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I don't know if this board would be an appropriate place for this question, but I have been trying to figure out how the divide-by-2 decimal to binary conversion trick works: in which you divide the number by 2, record its remainder and in the end write out the remainders in reverse to the get the final binary string. I have been using this for a long time but have never really considered why this works. Is there any explanation that could serve as a "proof" or even a basis for how people came up with this in the first place ? Thanks!

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    $\begingroup$ The "Divide by 2"-algorithm works for any numeral system, not just binary. To write a number in decimal, you repeatedly divide by 10 and write down the remainders. The algorithm basically is the definition of the numeral system. $\endgroup$ – Tom van der Zanden Feb 10 at 20:10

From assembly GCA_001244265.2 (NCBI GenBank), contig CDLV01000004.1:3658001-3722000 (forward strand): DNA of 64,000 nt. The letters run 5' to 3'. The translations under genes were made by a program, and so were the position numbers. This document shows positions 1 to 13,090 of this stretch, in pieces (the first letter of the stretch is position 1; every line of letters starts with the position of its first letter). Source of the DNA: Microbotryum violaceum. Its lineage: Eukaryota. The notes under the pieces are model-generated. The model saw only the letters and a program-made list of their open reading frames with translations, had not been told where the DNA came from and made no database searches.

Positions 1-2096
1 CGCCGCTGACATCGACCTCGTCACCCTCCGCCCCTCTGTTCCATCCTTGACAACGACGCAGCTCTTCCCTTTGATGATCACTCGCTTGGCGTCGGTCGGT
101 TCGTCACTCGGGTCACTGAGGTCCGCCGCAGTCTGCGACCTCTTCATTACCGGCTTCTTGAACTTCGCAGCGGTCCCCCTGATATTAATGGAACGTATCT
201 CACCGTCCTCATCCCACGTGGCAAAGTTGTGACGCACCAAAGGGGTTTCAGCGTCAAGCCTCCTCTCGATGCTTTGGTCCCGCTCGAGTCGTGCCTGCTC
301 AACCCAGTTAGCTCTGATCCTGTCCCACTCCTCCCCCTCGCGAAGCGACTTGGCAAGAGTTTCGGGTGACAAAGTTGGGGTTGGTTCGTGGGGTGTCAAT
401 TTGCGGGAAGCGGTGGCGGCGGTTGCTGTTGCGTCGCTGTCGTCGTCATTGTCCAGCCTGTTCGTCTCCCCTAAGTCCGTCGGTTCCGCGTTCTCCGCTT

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The algorithm follows fairly directly from our usual representation of numbers. Since most of us are more familiar with decimal, let's start there. Let's pick a number--say, 937. Since this is decimal, this means 9 * 102 + 3 * 101 + 7 * 100. So, repeatedly taking the remainder after dividing by 10 gives us the digits.

If we convert to binary, that's 11'1010'1001, because 937 is 1 * 29 + 1 * 28 + 1 * 27 + 0 * 26 + [...] + 1 * 20.

Just like in decimal, taking the remainder with repeated division by the number base we care about (2 in this case) gives us the digits of the number, starting from the least significant and progressing to the most significant, because that's pretty much how we define the representation of a number in a particular base.

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